he starts going off at me saying it should be CMYK coz their printers can’t handlge RGB (i’m thinking, WTF you guys are the printers, your system should do RGB-CMYK conversion on the fly, and it should be calibrated to your monitors at least)

i think he used the Photoshop file because some of the printing (the parts of the image that were just bitmaps in photoshop) were fine, whereas every area with a filter layer or another photoshop altered area was all green.

then he says “its coz its not CMYK”.

so i say “well can you change it to CMYK for me, and how much will that cost”

he says he’ll do it for free and charge me for the original print.

so he changes it and prints it out. this time THE WHOLE THING IS GREEN (not just most of it)

then he blames it on my PNG format, again quoting that he knows so much about it because his friends have done motion graphics.

i don’t pay them anything, and i eat my pride not bothering to argue with the guy about PNG images, looking confused as if its all my fault.

i go to the printer down the road, and it all comes out perfect.

not going back there again.


Clients have driven me completely nuts over the last couple of years… to the point that I considered career - change …

Once this company calls me up cause they wanted me to design a GUI for their new website. Since they had zillions of programmers and no designers we agreed that I’d just do the design of the interface and get the programmers going after that.

After 2 weeks of work / meetings / repeated positively asnwered questions about the INTERFACE DESIGN ONLY, the freak asks me 1 day before the deadline if I can show him the OTHER 20 PAGES OF THE WEBSITE! Wich we ofcourse agreed upon (10000000000 times) that his freaking programmers would do…

Client: “Yes I know that we agreed on a design for the interface, but in my opinion that means also the other 20 pages of layout and programming and design of the website…”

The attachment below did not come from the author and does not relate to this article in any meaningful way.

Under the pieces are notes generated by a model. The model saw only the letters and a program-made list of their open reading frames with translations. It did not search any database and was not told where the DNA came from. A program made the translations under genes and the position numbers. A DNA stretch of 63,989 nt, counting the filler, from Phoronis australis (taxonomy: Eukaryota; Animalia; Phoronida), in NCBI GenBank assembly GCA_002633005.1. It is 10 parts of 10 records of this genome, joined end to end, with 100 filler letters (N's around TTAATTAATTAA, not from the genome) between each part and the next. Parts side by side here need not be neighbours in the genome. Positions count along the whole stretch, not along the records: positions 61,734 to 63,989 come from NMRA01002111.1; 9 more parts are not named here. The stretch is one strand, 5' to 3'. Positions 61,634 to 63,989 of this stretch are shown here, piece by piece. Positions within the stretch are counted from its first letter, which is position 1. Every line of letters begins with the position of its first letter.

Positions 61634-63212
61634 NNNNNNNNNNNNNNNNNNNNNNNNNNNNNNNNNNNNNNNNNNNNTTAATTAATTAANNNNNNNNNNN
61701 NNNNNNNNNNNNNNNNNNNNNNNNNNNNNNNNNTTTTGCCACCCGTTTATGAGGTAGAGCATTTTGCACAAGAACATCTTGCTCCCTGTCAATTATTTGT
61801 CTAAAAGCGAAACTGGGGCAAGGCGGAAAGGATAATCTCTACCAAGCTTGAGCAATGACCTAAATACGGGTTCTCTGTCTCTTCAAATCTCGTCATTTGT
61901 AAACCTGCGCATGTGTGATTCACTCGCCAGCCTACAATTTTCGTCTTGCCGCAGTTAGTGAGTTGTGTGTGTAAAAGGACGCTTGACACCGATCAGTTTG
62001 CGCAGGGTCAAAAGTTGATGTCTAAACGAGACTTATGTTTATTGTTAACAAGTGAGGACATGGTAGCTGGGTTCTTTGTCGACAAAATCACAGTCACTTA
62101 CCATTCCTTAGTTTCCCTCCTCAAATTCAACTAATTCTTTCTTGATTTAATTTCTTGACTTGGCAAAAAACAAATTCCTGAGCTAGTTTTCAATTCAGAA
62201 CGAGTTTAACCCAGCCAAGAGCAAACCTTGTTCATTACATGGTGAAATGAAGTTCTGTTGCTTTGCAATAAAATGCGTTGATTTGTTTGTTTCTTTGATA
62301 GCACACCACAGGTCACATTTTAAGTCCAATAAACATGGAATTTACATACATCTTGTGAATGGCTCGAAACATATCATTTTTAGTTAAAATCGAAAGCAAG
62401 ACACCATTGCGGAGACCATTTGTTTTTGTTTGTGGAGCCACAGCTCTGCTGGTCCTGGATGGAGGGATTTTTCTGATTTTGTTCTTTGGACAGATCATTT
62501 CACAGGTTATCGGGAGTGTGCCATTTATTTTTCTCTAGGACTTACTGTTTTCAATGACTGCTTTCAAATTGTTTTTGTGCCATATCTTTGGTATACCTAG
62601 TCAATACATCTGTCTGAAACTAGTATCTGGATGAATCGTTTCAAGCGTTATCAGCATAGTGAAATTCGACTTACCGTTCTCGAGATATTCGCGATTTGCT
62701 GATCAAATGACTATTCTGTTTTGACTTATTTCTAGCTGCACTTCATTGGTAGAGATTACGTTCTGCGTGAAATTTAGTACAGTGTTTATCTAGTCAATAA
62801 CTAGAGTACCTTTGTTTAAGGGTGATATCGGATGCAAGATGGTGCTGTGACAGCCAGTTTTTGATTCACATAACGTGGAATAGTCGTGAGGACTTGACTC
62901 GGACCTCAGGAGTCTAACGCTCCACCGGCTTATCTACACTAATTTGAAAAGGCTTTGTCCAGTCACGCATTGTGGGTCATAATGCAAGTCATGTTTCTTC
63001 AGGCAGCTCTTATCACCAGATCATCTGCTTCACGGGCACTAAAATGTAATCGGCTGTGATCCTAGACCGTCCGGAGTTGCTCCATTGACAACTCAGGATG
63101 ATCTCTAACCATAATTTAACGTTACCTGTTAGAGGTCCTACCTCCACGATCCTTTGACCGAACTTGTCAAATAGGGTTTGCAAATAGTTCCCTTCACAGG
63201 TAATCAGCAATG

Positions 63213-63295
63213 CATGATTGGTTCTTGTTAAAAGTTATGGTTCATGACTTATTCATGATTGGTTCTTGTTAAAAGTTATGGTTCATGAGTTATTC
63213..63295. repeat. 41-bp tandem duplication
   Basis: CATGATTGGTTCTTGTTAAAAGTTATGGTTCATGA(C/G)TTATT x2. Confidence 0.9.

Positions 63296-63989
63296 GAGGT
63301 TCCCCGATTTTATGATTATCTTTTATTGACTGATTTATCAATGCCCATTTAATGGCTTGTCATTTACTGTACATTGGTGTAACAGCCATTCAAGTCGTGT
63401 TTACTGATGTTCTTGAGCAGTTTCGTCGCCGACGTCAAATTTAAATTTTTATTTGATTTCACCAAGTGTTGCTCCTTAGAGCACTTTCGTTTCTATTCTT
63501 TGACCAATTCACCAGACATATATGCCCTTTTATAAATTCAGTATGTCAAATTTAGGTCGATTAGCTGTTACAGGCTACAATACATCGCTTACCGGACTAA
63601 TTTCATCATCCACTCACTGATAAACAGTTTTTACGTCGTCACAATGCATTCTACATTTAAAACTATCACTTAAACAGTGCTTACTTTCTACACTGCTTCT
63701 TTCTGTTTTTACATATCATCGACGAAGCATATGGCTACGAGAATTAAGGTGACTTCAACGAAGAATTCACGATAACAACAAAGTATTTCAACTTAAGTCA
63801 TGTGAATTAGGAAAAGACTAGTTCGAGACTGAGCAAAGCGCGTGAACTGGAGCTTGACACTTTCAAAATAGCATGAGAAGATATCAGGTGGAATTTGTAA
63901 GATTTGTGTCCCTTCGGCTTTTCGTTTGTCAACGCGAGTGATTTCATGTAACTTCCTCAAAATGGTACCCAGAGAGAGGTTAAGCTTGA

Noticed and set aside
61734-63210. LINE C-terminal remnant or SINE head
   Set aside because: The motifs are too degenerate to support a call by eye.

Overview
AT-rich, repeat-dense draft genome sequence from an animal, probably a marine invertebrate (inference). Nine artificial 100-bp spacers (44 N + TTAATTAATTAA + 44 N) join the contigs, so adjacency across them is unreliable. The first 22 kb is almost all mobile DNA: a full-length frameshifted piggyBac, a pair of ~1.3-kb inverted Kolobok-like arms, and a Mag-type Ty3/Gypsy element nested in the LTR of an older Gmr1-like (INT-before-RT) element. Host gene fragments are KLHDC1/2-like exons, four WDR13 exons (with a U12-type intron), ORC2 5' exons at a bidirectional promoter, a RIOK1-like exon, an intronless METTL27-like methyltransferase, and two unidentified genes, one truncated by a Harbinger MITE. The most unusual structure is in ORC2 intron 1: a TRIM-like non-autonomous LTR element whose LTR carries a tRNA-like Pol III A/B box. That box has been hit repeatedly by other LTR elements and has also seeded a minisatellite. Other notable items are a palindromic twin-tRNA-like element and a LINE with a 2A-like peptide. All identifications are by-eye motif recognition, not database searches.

– WTF?!.. so anything you think about and don’t tell me is suddenly a part of the project ??? —

me: “I see, then how come we never talked about that part, agreed differently and you didn’t even give me any info about what / how the pages should look / do etc etc etc…”

Client: “I come to you for a website! You have 2 days!”

Thank god I had a good contract…
Aaaaaaaaaaaaaaaaargh! and this website is a database driven site, ASP, needs to be designed, minimum of 20 pages and he freaking things it’s gonna be done in 1.5 weeks, without telling me anything and also agreeing on something totally different! AND answering me positively 1000 times after I EXPLAIN EVERYTHING another 1000 times…

Sorry… this stuff just get to me … too much…


Actually I do have an opinion about this.

Obviously the guy was acting like a jerk. The line about png’s being for motion graphics only was a load of bull too.

However I wouldn’t use PNG’s, and quite honestly I wouldn’t recommend you do either. Save it as a pdf with zip compression or JPEG with maximum quality (the loss is unnoticable to the human eye at this setting and it cuts file sizes dramatically.) Oviously this is only appropriate for final output.

If I am taking my work anywhere to be printed I always work in CMYK from the beginning or convert to CMYK on my system and check for any out of gamut colors. The CMYK colorspace is the smallest of all, and many colors in RGB are well outside the gamut for CMYK. When an rgb value is out of gamut and you send it to the printer it is going to be clamped to a value that is within the CMYK color space. This presents two problems:

  1. The device that does the conversion may have a different idea than you about what is an acceptable CMYK value to clamp too.
  2. Different devices will go about the conversion differently.

At my job we have a nice Firey X12 rip station that does the conversion really well most of them time. Our oversize machine however uses an internal RIP, that is not nearly as good so I never send an RGB file to it if I can help it. Either the second printer had better equipment, or you just got lucky.